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  • The Dispossessed State: Narratives of Ownership in 19th-Century Britain and Ireland by Sara L. Maurer
  • Russell Greer
Maurer, Sara L. The Dispossessed State: Narratives of Ownership in 19th-Century Britain and Ireland. Baltimore, Maryland: Johns Hopkins University Press, 2012. 243pp. $60.00.

In The Dispossessed State, Sara Maurer argues that attitudes about property changed in Ireland and Britain during the nineteenth century, creating “a revolution in thinking about the state” (1). Writers and thinkers moved from a belief that property exists prior to the state to a belief that the state comes first, creates the right to property, and then can limit those rights for the common good. In five exhaustively researched chapters, Maurer describes a Manichean struggle between these opposing views in the writings of such figures as Maria Edgeworth, John Stuart Mill, George Campbell, Anthony Trollope, George Moore, George Meredith, John Locke, Jeremy Bentham, Samuel Taylor Coleridge, George Eliot, Charles Dickens, the members of the Young Ireland movement, and many others. Although she does not proclaim her study to be [End Page 723] postcolonial or new historicist, it is, in fact, both. For its methodology, it draws heavily upon the techniques of discourse analysis and rhetorical criticism, and lurking behind many of the book’s investigations is the Foucaultian belief that in discourse we can observe and understand the exercise of power.

Her purpose in the book is to redirect the scholarly conversation away from thinking about property purely in terms of capitalism. The discourse surrounding property, she argues, had a role to play in helping to form national identity for both countries during this period. Her assertions about this point are carefully nuanced because she respects its complexity, but as a result the reader must somewhat piece together the consequences of this change in thinking. One clear consequence, however, is that the dialogue cast new light on the relationship between Ireland and Britain. Maurer writes that the “vision of Irish property crafted by Irish nationalists who advocated for an independent Irish nation-state…strongly attracted the British politicians most responsible for crafting a means to keeping Ireland and Britain united” (91). In the Irish conception of property, British writers and thinkers saw an opportunity for uniting the two nations. But unrest in Ireland also exposed tensions between competing English narratives. On one hand England followed the discourse articulated by William Blackstone that property is “that sole and despotic dominion which one man claims and exercises over the external things of the world, in total exclusion of the right of any other individual in the universe” (qtd. on page 90). On the other hand, England also embraced a “communal and eternal” attitude about property, part of the conservative tradition, existing in reaction to the French Revolution and Napoleonic wars. Irish conceptions of property and Irish unrest caused a period of British self-reflection. The Irish Land Acts of 1870 and 1881, in particular, prompted Prime Minister William Gladstone to seek “a solution to the Irish land problem that would allow the state to intervene in Ireland without creating any sort of precedent for state interference with English property” (127). More than anything, however, the Irish Land Acts exposed “the clash of Irish and British viewpoints” (130) despite efforts to find or create a discourse that could support union.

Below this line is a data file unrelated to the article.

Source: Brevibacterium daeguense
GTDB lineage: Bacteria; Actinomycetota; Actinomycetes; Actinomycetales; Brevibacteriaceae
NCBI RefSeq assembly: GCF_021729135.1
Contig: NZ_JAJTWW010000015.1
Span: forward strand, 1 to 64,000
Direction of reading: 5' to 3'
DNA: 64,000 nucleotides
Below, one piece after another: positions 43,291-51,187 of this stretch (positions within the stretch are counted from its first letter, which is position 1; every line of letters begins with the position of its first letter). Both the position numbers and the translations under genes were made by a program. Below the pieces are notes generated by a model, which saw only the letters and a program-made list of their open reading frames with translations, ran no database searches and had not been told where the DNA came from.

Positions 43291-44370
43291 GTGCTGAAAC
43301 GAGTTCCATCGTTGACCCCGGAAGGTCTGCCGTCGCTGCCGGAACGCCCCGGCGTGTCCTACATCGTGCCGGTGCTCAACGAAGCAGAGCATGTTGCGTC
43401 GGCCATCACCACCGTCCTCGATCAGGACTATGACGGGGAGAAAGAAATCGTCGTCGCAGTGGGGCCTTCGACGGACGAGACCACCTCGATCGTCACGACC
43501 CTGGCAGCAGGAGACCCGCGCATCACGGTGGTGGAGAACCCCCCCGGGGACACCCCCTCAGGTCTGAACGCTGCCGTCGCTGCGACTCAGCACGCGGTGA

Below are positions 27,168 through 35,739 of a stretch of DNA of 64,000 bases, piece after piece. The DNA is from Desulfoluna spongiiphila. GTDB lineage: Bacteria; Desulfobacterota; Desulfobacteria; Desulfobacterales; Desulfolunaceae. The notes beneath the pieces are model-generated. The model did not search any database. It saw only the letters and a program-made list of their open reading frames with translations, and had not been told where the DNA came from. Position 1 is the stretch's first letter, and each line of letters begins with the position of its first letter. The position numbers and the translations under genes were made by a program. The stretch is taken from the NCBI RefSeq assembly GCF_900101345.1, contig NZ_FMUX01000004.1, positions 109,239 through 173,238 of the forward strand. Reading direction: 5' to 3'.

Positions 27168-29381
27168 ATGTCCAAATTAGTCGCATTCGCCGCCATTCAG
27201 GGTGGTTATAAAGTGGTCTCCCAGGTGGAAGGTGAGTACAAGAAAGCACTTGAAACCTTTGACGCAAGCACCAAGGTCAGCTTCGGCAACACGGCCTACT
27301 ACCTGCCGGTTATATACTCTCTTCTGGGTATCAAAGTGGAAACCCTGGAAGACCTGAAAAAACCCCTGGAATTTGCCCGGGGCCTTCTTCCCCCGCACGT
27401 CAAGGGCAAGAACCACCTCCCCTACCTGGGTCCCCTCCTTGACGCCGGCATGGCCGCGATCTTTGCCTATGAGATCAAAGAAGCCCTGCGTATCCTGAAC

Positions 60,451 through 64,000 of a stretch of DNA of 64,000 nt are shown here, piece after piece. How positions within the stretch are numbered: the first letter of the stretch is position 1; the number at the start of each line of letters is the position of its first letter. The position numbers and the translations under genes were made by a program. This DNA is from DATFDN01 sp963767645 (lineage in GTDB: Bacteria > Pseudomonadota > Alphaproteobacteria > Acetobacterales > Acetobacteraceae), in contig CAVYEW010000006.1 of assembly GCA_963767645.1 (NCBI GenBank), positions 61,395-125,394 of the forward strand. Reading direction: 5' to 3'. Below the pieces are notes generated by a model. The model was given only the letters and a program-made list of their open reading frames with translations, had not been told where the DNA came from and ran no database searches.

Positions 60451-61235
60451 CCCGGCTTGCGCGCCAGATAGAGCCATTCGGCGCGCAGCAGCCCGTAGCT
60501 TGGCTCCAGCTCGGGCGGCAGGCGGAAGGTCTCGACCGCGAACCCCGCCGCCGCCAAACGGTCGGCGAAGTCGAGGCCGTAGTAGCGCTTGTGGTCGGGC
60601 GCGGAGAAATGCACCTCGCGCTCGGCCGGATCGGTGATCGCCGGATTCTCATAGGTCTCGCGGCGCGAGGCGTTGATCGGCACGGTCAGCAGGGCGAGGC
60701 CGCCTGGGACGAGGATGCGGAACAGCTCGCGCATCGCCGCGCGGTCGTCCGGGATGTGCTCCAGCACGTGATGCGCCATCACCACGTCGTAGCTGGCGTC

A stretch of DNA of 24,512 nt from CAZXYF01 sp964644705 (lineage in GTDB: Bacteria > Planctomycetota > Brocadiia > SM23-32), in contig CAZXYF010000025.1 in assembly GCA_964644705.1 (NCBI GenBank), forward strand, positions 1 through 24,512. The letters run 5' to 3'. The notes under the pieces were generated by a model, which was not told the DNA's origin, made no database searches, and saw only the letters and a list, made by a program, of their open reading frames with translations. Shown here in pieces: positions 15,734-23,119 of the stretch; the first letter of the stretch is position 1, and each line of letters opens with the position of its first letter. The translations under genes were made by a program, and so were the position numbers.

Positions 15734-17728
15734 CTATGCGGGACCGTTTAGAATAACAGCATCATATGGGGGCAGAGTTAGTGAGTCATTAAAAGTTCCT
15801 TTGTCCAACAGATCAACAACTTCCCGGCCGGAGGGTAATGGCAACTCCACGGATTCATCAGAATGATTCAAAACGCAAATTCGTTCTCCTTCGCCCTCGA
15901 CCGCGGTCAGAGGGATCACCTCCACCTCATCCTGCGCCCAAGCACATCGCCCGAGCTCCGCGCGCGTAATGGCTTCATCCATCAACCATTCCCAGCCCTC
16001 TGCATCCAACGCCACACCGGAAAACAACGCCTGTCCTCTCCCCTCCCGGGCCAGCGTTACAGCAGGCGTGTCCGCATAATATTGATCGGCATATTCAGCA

One particularly interesting attempt to create a discourse supporting union appears in the six Palliser novels written by Anthony Trollope. Maurer devotes an entire chapter to explaining how from 1865–1879 the Palliser novels (Can You Forgive Her?, Phineas Finn, The Eustace Diamonds, Phineas Redux, The Prime Minister, and The Duke’s Children) offered allegories that mirror “the afflictions of the Anglo-Irish union” (161). Her choice of Trollope’s novels is particularly convincing because contemporary readers respected Trollope. In 1863, one reviewer for the National Review wrote, “Mr. Trollope has become almost a national institution” (qtd. in Anthony Trollope: The Critical Heritage 167 [1969]). Therefore when Maurer sees an allegory that could help British readers reflect upon their own national identity and their relationship with Ireland, the point feels historically grounded. The crux of her argument is that marriages in the Trollope novels, several in particular...


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